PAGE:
Susan Mallery said...

Love Buffy at the Firm!!!

Deb--I never thought of it as an personal ad. Great way to go. And you got in the hot monkey love!! I'm writing it down even as I type. :)

Keri Ford said...

I've always heard entice with the main idea and minimal details. Then when they want more, hit em with the good juicy stuff! Here's my attempt, but please, take at your own risk--you're taking advice from an un'pub!

BTW- I’m not shouting in caps, but I’ve yet to figure out how to make italics on blogger!

"To save her dying son, she PRETENDS to be a superhero to boost his morale. But she’ll need more than fake powers to convince the local billionaire to donate money for research. She’ll need sex appeal, something’s she’s got and something she offers."

Maureen Child said...

Hey Susan....Accidentally yours is going to sell itself! But you're getting some great pitch ideas, here!!

I used to think writing a synopsis was the hard part. But the pitch has really taken over...

Susan Mallery said...

Keri--great, great pitch!! This is fabulous. Hmm, I should have come here *before* I went to conference and babbled!!

Maureen--you're right. A synopsis is nothing compared to a pitch!

Christie Ridgway said...


Accidentally Yours sounds wonderful and the fabulous Keri has your pitch down pat. I love the superhero bit. I read that after 9/11, little kids were seen all over NYC in their Superman costumes. It helped make them feel safe, I guess. I've always loved that image.

I know I'm going to love this book. Plus, that cover of Tempting is luscious. I gather you've been making your sacrifices to the cover gods.

Susan Mallery said...

Yes, many, many sacrifices!! :)

How are you feeling, Christie??? Better? Healed? You are the only person I know who can look adorable in a hospital gown! :)

Kathleen Eagle said...

Susan, I hear you. I hate it when someone asks what my book it about. It's about 100,000 words long is what it's about.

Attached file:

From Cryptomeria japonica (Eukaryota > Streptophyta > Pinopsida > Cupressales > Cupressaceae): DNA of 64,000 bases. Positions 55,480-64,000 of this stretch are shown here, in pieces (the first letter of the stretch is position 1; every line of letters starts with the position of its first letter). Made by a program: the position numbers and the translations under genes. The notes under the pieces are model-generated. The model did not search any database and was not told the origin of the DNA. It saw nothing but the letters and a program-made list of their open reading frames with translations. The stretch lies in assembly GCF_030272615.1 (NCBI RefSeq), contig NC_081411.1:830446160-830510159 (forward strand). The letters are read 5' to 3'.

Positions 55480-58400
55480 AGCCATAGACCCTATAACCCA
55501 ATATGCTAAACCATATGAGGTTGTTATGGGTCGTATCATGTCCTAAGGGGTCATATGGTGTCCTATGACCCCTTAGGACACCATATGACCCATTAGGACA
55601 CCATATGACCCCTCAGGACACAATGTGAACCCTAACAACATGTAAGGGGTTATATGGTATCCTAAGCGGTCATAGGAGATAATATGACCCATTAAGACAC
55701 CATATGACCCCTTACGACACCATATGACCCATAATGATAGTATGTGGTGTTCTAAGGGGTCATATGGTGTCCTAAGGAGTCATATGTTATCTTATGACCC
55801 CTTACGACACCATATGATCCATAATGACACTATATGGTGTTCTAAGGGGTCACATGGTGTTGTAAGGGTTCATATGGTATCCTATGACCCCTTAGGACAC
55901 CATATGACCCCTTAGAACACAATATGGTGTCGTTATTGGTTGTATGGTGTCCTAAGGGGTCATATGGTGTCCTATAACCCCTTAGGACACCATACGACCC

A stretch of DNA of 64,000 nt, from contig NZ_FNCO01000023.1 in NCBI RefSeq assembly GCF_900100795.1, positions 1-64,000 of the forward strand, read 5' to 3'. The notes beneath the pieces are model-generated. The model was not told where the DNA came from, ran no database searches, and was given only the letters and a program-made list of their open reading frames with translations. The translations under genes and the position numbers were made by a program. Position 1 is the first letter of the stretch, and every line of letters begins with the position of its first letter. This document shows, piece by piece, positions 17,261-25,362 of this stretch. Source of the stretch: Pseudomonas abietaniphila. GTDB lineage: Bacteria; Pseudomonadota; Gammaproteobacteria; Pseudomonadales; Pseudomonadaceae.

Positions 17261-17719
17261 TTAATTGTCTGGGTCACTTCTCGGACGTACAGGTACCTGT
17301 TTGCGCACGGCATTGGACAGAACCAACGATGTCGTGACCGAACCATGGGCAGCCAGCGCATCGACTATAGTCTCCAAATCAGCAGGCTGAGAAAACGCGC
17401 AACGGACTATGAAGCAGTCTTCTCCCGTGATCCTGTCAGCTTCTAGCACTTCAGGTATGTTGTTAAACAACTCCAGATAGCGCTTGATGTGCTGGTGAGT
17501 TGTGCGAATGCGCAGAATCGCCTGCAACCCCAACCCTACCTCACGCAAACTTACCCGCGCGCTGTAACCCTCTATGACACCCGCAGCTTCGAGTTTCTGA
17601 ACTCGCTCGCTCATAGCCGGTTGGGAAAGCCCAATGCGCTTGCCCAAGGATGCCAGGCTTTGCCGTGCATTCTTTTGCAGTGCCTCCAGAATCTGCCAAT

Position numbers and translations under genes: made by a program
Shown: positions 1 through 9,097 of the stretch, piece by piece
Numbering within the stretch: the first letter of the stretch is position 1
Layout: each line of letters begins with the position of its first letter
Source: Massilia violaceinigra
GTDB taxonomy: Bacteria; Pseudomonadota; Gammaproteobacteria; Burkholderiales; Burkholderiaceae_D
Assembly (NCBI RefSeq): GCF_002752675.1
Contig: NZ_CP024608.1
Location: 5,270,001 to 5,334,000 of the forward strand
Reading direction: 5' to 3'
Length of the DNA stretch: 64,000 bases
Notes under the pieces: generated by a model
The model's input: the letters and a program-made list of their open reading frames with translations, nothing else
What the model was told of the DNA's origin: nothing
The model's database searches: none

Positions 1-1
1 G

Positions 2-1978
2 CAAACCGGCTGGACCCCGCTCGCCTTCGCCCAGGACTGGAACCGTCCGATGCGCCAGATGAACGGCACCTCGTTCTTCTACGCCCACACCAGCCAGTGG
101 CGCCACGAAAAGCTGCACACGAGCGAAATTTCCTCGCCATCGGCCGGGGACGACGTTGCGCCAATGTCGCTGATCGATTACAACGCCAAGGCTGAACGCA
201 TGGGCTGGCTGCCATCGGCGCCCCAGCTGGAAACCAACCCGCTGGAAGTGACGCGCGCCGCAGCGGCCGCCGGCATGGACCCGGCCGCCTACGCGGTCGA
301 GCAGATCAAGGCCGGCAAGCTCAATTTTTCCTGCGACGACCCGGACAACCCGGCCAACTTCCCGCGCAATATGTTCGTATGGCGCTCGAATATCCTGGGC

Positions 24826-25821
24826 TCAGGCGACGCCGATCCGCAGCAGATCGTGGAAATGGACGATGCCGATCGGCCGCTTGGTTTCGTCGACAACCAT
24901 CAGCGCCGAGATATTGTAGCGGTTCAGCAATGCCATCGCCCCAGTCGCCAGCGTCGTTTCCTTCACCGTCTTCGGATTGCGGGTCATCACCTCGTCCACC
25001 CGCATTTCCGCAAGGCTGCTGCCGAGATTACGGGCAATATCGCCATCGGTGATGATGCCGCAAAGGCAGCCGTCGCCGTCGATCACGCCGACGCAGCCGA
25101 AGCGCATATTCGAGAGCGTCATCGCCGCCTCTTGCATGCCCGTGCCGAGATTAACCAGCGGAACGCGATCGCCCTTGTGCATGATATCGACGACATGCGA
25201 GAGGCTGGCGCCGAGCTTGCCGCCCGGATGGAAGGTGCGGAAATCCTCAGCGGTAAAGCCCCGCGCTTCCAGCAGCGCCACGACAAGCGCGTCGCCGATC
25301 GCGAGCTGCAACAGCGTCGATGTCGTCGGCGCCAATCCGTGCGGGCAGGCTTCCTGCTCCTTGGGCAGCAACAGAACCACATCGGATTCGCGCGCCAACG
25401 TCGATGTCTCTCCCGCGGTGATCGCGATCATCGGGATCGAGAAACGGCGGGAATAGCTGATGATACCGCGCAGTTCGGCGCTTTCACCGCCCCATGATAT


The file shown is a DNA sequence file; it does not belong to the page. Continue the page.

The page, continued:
I've been messing around with two ideas since I got back from Dallas, hammered them into proposals, sent them to my agent, who called with a strategy that began with, "Let's start with the second one. That one has the hook. Can you come up with a different title? Something with the word 'dead' or 'bones.'"

Doesn't he realize how hard it was to come up with what I sent already???

Okay, here are some more titles.

Not bad, he says. Can you think of something with both Dead and Bones?

What do you guys think of "The Only Good Bone Is a Dead Bone"?

My pitch : This is "Da Vinci Code" meets "Powwow Highway."

I HATE pitches, proposals, titles, synopses (?), loglines, anything that forces me to put my story into some kind of a nutshell. I'm a novelist, for Pete's sake!

So I hear you, sister. Welcome!

Keri Ford said...

Kathleen, try these:

Bone Dead
Dead to the Bone
Death by Bone (hm..that could be interesting.)
Dead and All That's Left is Bones

This is the thing I hate about high concept pitches: I never read Da Vinci Code and I haven't any idea what Powwow Highway is either.

Debra Dixon said...

Dead Bones Tell No Tales ???


Keri Ford said...

Couldn't help myself:

Dead to Bones to Dust